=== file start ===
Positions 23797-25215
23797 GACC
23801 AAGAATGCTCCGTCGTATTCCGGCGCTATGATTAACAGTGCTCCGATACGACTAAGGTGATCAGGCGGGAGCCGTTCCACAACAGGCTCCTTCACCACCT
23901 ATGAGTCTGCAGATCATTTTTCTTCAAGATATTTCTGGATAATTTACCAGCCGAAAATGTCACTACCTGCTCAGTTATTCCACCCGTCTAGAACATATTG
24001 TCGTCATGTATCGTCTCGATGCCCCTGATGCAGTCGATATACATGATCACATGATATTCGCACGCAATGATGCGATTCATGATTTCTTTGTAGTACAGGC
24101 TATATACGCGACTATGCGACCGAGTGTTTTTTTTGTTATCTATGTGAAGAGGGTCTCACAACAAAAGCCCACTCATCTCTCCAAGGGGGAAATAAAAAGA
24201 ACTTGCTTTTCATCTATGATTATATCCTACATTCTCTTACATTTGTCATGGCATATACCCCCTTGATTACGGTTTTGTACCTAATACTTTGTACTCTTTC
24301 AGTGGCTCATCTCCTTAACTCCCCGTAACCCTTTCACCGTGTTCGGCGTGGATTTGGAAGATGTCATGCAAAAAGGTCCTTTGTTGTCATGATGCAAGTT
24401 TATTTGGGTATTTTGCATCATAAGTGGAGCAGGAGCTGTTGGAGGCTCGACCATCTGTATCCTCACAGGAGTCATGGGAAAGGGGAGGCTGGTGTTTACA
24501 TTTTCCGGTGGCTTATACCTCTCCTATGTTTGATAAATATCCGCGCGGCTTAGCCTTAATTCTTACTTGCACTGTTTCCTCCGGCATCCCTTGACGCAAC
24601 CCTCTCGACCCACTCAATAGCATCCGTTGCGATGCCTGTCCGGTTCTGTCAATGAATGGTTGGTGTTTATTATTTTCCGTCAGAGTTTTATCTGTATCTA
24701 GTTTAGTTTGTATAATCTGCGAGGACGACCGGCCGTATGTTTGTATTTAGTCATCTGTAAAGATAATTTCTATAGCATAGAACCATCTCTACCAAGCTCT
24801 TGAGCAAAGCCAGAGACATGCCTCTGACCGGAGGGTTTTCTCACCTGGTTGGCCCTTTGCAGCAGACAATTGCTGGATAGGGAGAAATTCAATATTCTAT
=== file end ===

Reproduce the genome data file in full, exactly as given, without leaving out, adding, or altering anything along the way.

Positions 23797-25215
23797 GACC
23801 AAGAATGCTCCGTCGTATTCCGGCGCTATGATTAACAGTGCTCCGATACGACTAAGGTGATCAGGCGGGAGCCGTTCCACAACAGGCTCCTTCACCACCT
23901 ATGAGTCTGCAGATCATTTTTCTTCAAGATATTTCTGGATAATTTACCAGCCGAAAATGTCACTACCTGCTCAGTTATTCCACCCGTCTAGAACATATTG
24001 TCGTCATGTATCGTCTCGATGCCCCTGATGCAGTCGATATACATGATCACATGATATTCGCACGCAATGATGCGATTCATGATTTCTTTGTAGTACAGGC
24101 TATATACGCGACTATGCGACCGAGTGTTTTTTTTGTTATCTATGTGAAGAGGGTCTCACAACAAAAGCCCACTCATCTCTCCAAGGGGGAAATAAAAAGA
24201 ACTTGCTTTTCATCTATGATTATATCCTACATTCTCTTACATTTGTCATGGCATATACCCCCTTGATTACGGTTTTGTACCTAATACTTTGTACTCTTTC
24301 AGTGGCTCATCTCCTTAACTCCCCGTAACCCTTTCACCGTGTTCGGCGTGGATTTGGAAGATGTCATGCAAAAAGGTCCTTTGTTGTCATGATGCAAGTT
24401 TATTTGGGTATTTTGCATCATAAGTGGAGCAGGAGCTGTTGGAGGCTCGACCATCTGTATCCTCACAGGAGTCATGGGAAAGGGGAGGCTGGTGTTTACA
24501 TTTTCCGGTGGCTTATACCTCTCCTATGTTTGATAAATATCCGCGCGGCTTAGCCTTAATTCTTACTTGCACTGTTTCCTCCGGCATCCCTTGACGCAAC
24601 CCTCTCGACCCACTCAATAGCATCCGTTGCGATGCCTGTCCGGTTCTGTCAATGAATGGTTGGTGTTTATTATTTTCCGTCAGAGTTTTATCTGTATCTA
24701 GTTTAGTTTGTATAATCTGCGAGGACGACCGGCCGTATGTTTGTATTTAGTCATCTGTAAAGATAATTTCTATAGCATAGAACCATCTCTACCAAGCTCT
24801 TGAGCAAAGCCAGAGACATGCCTCTGACCGGAGGGTTTTCTCACCTGGTTGGCCCTTTGCAGCAGACAATTGCTGGATAGGGAGAAATTCAATATTCTAT